Backers of a ballot initiative to ask voters to approve the use of recreational marijuana for adults over 21 have a major cash advantage over opponents of the proposition.
In a report filed last week with the Arizona Secretary of State, Smart and Safe Arizona reported having raised more than $3.4 million as of June 30.
“We’re absolutely on target,” said Stacy Pearson of Strategies 360, the political consulting firm that was behind previously successful legalization efforts for Colorado residents in 2014 and again in Alaska the following year. “Funders, both local dispensaries and national names in the business, have committed the resources necessary to get this done.”
After paying for signature gathering, political strategists and other expenses, the group still had more than a half-million left in the bank.
Major donors to the campaign include a variety of medical marijuana dispensaries and growers, including Harvest Enterprises, which has contributed $1.4 million, and the Arizona Dispensaries Association, which has contributed $79,500.
The political committee opposing the proposition, Arizonans for Health and Public Safety, had raised a little over $107,000 by the June filing date. After expenses, only $72,000 remains in the AHPS coffirs to combat legalizing hippie lettuce.
On Tuesday, July 20 the group filed a challenge in Maricopa County Superior Court citing the initiative’s 100-word summary was misleading since THC concentrates are defined as marijuana.
"Cannabis THC is highly concentrated," said Arizonans for Health and Public Safety chair Lisa James. "For example, five grams of marijuana concentrate that they allow is approximately 2,800 doses of pure THC for one person.
The group's lawsuit also argues that Smart and Safe Arizona didn’t properly inform voters that the proposition would change how weed-imparied drivers would be charged because the state could no longer rely on testing for marijuana metabolites to determine if a person is impaired while driving.
"(Smart and Safe) eliminates all current marijuana DUI violations based on the percentage of marijuana impairing metabolites in the driver's system," James said. "That's no longer enough to convict for a DUI."
Critics of marijuana metabolite testing cite the test's unreliability to determine when the last time a person used marijuana since those metabolites can stay in a person's system for weeks or months.
Other complaints James and her fellow plaintiffs cite as reasons they're challenging the initiative: Smart and Safe allows commercial marijuana companies to advertise without restriction; it significantly reduces penalties for underage use; it allows unlimited cultivation for larger companies; and it doesn't tax homegrown cannabis, according to James.
Stacy Pearson, spokesperson for Strategies 360—the firm handling the initiative—dismissed lawsuit is a "Hail Mary" to invalidate their initiative.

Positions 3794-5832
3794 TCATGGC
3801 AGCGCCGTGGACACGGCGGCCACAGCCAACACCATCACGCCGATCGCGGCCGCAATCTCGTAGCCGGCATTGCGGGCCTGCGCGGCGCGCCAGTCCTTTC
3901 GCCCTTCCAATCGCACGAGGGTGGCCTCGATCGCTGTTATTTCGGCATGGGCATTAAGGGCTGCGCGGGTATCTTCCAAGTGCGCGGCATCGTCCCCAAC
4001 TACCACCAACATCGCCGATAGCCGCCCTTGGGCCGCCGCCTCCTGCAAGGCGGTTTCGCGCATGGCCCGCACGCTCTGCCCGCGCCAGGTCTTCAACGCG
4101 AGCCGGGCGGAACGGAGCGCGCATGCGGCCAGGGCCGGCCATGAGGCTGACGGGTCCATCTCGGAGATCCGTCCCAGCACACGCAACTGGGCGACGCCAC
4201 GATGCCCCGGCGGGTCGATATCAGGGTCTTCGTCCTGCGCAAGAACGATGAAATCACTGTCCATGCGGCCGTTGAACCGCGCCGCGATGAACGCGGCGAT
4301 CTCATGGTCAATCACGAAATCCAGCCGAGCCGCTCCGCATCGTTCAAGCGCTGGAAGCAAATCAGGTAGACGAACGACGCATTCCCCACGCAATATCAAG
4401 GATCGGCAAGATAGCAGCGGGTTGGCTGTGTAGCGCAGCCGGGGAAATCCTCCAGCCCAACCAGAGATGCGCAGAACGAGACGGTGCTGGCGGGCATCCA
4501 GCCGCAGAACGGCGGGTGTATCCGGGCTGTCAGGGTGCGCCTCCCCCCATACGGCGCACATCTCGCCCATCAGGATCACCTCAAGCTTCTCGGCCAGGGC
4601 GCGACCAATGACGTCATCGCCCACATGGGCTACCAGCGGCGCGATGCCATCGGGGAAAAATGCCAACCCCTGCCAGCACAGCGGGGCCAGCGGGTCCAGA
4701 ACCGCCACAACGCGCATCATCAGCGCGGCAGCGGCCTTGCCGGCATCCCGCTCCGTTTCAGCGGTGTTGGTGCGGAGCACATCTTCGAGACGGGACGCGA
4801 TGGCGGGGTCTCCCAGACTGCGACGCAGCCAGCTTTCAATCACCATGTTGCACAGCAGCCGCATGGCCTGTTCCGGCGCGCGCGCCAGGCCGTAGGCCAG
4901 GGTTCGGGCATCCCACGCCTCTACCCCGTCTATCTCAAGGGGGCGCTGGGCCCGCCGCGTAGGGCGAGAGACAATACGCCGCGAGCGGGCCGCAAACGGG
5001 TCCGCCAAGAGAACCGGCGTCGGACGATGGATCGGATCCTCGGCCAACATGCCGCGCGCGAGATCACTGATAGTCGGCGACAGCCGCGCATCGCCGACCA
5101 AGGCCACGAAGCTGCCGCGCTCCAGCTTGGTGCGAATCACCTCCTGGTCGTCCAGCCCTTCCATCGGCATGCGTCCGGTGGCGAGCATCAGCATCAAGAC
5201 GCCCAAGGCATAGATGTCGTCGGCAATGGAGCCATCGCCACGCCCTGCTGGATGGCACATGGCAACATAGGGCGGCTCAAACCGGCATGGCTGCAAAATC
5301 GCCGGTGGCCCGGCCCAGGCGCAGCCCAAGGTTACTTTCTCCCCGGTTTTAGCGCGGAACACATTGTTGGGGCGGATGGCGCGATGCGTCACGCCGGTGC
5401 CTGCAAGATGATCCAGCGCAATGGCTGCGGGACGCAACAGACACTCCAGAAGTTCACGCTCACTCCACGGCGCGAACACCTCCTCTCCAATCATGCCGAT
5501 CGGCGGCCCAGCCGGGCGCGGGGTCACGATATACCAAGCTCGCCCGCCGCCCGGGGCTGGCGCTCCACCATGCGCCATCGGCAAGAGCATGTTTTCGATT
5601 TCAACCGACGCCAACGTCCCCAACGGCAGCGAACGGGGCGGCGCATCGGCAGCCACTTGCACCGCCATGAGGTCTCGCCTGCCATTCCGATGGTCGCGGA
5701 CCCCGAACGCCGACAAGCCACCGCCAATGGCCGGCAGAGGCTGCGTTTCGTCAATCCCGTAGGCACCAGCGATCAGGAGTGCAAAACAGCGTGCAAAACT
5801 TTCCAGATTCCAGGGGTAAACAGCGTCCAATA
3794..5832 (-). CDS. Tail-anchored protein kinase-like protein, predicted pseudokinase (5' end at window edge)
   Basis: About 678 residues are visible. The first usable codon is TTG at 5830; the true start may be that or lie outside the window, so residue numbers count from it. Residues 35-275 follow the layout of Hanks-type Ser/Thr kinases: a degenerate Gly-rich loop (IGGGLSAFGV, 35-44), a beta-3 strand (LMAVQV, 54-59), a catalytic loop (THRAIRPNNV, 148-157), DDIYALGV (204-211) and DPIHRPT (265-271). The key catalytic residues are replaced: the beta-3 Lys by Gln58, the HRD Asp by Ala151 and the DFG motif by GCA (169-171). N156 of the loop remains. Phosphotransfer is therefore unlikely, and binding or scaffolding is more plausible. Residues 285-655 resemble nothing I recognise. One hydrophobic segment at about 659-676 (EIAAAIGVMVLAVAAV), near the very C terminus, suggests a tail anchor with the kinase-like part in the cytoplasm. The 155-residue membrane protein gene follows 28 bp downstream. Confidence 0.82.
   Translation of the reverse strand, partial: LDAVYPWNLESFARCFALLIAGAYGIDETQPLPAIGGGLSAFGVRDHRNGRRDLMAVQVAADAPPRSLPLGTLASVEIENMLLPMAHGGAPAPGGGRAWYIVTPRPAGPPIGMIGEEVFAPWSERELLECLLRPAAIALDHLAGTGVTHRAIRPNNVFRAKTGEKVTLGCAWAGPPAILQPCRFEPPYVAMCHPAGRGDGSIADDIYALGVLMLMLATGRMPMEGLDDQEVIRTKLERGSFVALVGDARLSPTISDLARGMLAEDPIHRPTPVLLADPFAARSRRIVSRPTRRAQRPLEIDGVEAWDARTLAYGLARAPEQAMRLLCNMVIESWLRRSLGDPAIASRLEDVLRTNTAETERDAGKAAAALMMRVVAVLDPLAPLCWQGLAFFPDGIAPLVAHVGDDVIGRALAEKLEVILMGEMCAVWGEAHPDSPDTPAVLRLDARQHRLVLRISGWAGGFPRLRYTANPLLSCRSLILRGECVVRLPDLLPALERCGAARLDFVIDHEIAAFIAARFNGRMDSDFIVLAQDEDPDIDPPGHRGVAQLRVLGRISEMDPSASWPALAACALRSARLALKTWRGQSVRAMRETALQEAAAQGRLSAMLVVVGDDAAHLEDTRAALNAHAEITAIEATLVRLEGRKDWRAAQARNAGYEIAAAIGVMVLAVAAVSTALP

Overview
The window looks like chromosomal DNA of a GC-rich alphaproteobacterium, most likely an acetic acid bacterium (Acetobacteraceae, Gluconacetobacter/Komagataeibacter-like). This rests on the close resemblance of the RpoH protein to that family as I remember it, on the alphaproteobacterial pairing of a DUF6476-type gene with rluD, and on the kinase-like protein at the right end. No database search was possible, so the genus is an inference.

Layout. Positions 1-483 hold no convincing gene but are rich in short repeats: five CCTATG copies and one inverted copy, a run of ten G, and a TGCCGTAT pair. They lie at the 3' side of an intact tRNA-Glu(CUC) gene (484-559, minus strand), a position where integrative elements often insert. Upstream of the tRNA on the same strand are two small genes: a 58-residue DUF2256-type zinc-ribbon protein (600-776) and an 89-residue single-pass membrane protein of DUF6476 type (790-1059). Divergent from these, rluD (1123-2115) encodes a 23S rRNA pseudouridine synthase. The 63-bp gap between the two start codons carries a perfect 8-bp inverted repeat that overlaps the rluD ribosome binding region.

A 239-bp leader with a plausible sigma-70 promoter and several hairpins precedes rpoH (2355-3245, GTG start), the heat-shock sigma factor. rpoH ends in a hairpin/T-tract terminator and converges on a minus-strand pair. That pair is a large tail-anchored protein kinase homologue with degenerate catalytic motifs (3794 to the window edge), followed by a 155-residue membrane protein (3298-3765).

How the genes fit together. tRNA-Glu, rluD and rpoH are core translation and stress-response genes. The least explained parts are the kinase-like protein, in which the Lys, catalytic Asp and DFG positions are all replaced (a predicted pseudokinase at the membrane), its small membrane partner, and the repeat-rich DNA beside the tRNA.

"I would call their challenge bonkers," Pearson said. "It's a desperate, last-minute attempt to change the trajectory of this campaign because they know our signatures are valid and the public is behind it. I think they're likely spending all of their limited resources on this Hail Mary. It's tough to predict but they are bound by limited resources and a public that isn't standing with them."
Pearson declined to give an exact number on what the group plans on spending on the campaign to persuade voters to approve the measure, but did say it would be “within seven figures.”
“We’re going to start our paid media programs to communicate with voters that we’re on track to qualify for the ballot,” Pearson said. “We’re going to have a robust and well funded marketing plan.”
The opposition leader also declined to elaborate on the financial lengths Arizonans for Public Safety is willing to go to defeat Smart and Safe Arizona, but said she was confident her group would receive the necessary funding.
In 2016, when opponents narrowly defeated a similar proposition, they raised $6.4 million. But Discount Tire Co. owner Bruce Halle, who quietly donated $1 million to the opposition campaign, died in 2018 and Insys Therapeutics owner John Kapoor, who gave $500,000, is now behind bars after being convicted of participating in a scheme to bribe doctors into prescribing his company’s fentanyl medication, Subsys.
“We feel confident we’ll have enough money to compete and get our message across,” James said. “We feel very confident that we’re going to to be able to rely on having the dollars we need to be successful.”
According to the June 30 state filed campaign finance reports, conservative PAC Center for Arizona Policy is bankrolling James’ group after making two $50,000 donations March and June of this year. The PAC also made two $10,000 contributions to similar anti-legalization efforts in 2016.
So far, polling suggests the public is generally supportive of the proposition. A May poll by political consultants HighGround showed that 65 percent of the public supported legalizing recreational use, while just 25 percent were opposed.
While roughly 70 percent of Democrats and Independents surveyed supported the measure, even 56 percent of Republicans said they were on board with it.
Pearson suggested many who voted no for legalization in 2016 are now willing to lean the other way four years later. She believes issues like the state’s economy and criminal justice reforms are what Arizona voters are most concerned about and Smart and Safe Arizona helps to address those issues.
“Our assumption is that things have only gotten better for our campaign over the course of the last year. The economy is a central concern more now than it was a year ago,” Pearson said. “The highlighted awareness of the racial discrepancies with policy and prohibition is also on people's minds. This initiative addresses both of those issues.”